#15

In my quest to find a suitable way to consume my quinoa soylent, which is not very pleasent as a liquid, I tried to make it as crisp bread, which turned out really good! I also find this to be a good way to get the needed salt, as it is more easily tolerable on crisp bread IMO. Initially I made it at a relatively low temperature (125-150 C), but I will attempt to bake it at an increased temperature.

I wanted to make sure that the amino acids weren’t harmed in the process, and I stumbled upon a study which measured the effects of heat on the amino acids in soy meal. After reading this, I am not worried about the amino acids in my crisp bread.

In the near future I will provide a detailed recipe, which of course is specific to my quinoa recipe, but I would imagine that it could easily be adapted to other recipes.

I have yet to establish a ‘safe’ temperature for the amino acids and oils used.


#17

Absolutely does. It’s extremely crumbly and would break apart easily, absorb water and turn into an oatmeal. It’s what happened when I placed my plate of crumbs in the sink.


#18

Neat. Might be a nice change to have a Soylid cookie and a glass of milk once in a while. Gives you a few options.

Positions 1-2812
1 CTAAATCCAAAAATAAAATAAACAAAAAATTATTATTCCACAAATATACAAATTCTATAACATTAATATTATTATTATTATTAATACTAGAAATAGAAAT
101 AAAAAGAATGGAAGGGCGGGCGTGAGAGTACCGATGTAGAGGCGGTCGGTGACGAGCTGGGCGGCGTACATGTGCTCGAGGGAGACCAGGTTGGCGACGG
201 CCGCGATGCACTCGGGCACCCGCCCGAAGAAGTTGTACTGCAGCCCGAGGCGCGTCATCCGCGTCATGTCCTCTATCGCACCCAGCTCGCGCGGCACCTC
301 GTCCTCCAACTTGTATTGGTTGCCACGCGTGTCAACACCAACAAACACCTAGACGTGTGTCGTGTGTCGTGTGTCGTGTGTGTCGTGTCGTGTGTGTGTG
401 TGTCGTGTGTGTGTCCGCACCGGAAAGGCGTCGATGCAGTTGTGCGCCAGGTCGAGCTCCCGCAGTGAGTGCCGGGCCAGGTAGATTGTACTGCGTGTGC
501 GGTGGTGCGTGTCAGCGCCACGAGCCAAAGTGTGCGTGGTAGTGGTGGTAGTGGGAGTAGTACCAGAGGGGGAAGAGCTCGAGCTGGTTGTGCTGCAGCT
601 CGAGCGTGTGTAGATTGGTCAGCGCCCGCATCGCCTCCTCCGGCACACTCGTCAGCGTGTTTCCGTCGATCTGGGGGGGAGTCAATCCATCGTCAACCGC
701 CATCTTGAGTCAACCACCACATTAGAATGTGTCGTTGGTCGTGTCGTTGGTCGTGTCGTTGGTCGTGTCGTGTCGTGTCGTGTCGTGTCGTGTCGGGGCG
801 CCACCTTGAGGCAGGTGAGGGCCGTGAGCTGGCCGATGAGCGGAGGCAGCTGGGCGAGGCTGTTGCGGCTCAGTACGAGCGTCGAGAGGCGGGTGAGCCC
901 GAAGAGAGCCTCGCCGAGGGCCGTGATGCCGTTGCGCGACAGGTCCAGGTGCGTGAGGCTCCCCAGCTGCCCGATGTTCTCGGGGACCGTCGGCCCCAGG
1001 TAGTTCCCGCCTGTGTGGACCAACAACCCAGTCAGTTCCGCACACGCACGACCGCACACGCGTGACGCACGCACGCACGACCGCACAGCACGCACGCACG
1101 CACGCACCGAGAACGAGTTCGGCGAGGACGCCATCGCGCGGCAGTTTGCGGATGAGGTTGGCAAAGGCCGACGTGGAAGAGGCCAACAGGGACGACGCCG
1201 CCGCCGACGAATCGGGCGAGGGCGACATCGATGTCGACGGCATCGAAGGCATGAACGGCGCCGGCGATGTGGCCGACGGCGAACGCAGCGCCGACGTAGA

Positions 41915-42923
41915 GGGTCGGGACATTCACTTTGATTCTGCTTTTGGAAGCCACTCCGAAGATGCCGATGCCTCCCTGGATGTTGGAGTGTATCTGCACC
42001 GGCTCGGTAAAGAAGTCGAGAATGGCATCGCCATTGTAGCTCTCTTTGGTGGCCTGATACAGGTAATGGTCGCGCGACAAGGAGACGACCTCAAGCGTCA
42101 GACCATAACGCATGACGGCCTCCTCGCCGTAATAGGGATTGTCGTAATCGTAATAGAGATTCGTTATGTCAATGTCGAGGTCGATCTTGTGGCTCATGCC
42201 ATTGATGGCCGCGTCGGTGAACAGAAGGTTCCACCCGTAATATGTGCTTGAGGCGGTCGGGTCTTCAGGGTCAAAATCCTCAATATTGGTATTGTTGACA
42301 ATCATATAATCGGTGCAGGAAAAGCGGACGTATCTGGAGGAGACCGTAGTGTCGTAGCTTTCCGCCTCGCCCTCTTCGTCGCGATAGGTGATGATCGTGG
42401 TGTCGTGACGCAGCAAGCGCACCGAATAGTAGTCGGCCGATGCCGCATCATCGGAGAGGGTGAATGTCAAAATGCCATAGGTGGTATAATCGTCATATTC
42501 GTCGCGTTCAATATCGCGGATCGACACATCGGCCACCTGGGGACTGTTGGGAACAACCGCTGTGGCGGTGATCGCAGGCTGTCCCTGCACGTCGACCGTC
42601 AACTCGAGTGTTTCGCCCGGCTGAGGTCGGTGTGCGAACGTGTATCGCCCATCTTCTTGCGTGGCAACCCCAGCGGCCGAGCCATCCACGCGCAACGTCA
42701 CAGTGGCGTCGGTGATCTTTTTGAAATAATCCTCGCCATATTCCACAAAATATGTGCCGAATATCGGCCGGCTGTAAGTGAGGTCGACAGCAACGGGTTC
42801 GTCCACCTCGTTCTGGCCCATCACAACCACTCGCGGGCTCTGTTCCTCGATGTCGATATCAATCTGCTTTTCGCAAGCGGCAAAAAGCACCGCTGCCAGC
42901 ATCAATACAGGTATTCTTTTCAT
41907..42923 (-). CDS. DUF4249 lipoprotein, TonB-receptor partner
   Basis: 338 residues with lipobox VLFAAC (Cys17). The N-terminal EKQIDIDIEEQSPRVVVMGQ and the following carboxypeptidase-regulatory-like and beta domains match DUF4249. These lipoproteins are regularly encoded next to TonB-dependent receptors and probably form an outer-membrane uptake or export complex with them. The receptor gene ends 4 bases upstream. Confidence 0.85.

#19

I attempted to bake my first batch and it didn’t work out so well, a hard crust on top with goop beneath (only 150deg C), 2:2:1 p:f:c ratio is likely responsible for that, or maybe my use of olive oil. Replacing with coconut might work, but then I stumbled across this: http://www.bodybuilding.com/fun/diy-protein-bars-healthy-bars-in-5-easy-steps.html

If they can use it to make bars (with fairly similar macros to my own) why can’t I? I’ll try it out tomorrow and get back with the results.


#20

I had a different idea for a “solid” soylent. Basicaly mashed potatoes with Olive oil and Milk Protein. I turned out kind of disgusting but it’s edible with a strong sauce. With 1400g potatoes you cover all the carbs, get 20g protein, enough fiber and all the potassium you need (4.6g). It turnes out it is very cheap (3 euro/day) but I like the convenience of my liquid soylent. If I figure out some way to flavour it, it might replace some of my soylent meals.


#21

You also seem to miss everything else?


#22

1400g of potatoes…so basically you’re on a potato diet, not on Soylent.